Blogging, phase 2.1
Please come visit me at my new blog home at tommoody.us. As of this month, I will no longer be posting new content to digitalmediatree.com/tommoody. Comments are still open here (unless closed due to spam).
The newsreader feed for the new blog is this rss address. Or this one.
The blog you are reading commenced Feb 2001 and culminated, more or less, with BLOG, the exhibition, where it was shown in a gallery as a performance work. That exhibition ended last month, so the past few weeks' posts have been "transitional."
I am keeping all my Digital Media Tree pages online and will be updating many of them (resume, archives, etc)--this is a friendly transition and I look forward to continuing to work with the Tree.
The new blog does not currently have a comment feature enabled but that could change as I adapt to my new environment. Comments have been an important of the current blog and I'll be discussing that more at the new turf.
A parting plug: please check out the CD I just released with earcon (John Parker) at CD Baby, titled Scratch Ambulance. We're really proud of it and think you might enjoy it.
Update, 2013: I hid comments on this blog due to the steady drip of link spam. They were quite active from 2001-2007, trust me, and have all been archived. I may turn them back on periodically to settle an argument about what went down in these dynamic years of the utopian blogosphere. --TM
painting by Cynthia Hurley (hat tip mm)
At tommoody.us I just put up some new music, and a post about the '60s beatnik TV horror show host Ghoulardi. It's kind of an experiment, to work with a different format and post items without comments.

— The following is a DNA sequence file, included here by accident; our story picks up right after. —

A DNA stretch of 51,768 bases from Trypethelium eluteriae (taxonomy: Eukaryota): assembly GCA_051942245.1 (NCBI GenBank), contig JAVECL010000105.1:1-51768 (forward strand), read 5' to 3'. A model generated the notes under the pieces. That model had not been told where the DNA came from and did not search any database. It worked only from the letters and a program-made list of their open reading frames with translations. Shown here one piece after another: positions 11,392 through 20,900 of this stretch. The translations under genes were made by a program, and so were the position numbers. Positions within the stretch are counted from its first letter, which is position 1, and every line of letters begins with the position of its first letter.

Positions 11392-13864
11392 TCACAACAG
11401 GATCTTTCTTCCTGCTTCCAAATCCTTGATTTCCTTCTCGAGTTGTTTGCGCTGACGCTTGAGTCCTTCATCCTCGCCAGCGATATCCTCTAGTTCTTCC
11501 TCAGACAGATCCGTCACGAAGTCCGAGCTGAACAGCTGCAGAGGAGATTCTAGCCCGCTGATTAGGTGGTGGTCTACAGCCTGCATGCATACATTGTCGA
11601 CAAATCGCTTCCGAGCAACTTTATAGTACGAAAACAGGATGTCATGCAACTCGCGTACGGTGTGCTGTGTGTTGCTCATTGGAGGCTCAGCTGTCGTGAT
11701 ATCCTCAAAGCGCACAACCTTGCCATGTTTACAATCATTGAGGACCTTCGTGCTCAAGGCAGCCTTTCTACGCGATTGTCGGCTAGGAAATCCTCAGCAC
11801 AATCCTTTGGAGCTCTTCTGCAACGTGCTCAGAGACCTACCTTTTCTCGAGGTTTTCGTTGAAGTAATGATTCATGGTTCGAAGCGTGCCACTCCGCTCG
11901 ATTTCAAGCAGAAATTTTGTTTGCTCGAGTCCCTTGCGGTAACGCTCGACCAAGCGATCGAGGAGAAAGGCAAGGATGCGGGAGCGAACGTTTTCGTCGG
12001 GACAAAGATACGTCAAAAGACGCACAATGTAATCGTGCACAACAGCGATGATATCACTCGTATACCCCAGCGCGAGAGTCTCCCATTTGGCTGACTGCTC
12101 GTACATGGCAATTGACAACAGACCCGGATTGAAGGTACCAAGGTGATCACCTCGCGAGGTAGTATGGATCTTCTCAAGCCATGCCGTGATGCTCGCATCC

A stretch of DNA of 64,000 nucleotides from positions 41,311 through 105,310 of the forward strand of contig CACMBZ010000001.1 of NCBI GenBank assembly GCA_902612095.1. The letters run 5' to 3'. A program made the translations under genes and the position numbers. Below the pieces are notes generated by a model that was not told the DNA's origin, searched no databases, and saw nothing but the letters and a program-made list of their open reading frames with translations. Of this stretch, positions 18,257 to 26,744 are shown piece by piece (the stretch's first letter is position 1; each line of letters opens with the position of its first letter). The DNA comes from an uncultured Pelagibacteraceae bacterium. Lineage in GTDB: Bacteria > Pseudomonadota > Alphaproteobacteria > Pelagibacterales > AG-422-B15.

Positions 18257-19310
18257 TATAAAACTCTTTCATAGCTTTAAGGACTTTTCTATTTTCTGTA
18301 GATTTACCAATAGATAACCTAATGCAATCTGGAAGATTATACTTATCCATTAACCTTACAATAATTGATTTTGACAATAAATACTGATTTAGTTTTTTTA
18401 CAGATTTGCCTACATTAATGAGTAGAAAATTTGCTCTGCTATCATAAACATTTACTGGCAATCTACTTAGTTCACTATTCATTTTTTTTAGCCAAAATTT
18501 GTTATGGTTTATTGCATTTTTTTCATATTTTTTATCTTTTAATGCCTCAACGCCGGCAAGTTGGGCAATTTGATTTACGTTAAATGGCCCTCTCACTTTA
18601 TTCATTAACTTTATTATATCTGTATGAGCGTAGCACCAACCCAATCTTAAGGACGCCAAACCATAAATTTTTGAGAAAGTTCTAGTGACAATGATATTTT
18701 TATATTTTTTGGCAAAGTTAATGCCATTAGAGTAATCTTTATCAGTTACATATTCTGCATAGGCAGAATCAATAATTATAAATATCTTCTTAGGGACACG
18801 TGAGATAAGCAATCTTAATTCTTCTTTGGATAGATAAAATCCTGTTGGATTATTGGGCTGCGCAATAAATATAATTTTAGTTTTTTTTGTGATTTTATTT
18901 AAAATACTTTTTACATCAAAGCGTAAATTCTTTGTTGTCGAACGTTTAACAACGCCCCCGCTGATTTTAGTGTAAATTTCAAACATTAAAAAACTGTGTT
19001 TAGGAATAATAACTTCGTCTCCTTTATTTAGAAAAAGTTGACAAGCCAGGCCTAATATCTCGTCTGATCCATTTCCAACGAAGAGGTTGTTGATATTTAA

Update: More posts have since been added.
An interview with musician and animator Silicious, by Petra Cortright, commissioned by Rhizome.org, is on the Rhizome front page*. Earlier posts on Silicious are here.
I love the music of Silicious' video Georg: like slowed down Giorgio Moroder with call and response vocals, ringing telephones, etc.
Update: Just noticed that Rhizome tabbed the interview "ironic." That is way off base--this is very sincere and emotional work, and I believe Petra and others are sincerely interested in it. "Visionary," "playful," expressionistic," non-status quo," "angsty," "political," "disturbing" are the words I would use. Or "freakedelic," to use Daniel's term.
Update, 2011: The Rhizome link has been changed to http://rhizome.org/editorial/2007/jul/14/interview-with-silicious/
You might have noticed the CBS News story "McCain Backs Bush's Iraq Strategy" on the blogroll to the left for several months now (or maybe not--well, it's been there). Lots of other people linked to the story, too, and now it shows up in the top 10 Google searches if anyone is looking for information about Mr. Flak Vest in the Baghdad Market (aka Mr. Bomb Bomb Iran). It looks like his presidential campaign is tanking with the announcement this week of huge staff departures (yay!) so some blogroll space will now be devoted to another overrated individual aspiring to be the leader of the free world, with the inclusion of the following three articles:
Rudy Giuliani was kicked off the Iraq Study Group because he never showed up for meetings.If the thought of Giuliani as president makes you queasy and you have a blog or links page, you might consider getting the word out by pointing to these mainstream media stories, with the link around the words "Rudy Giuliani."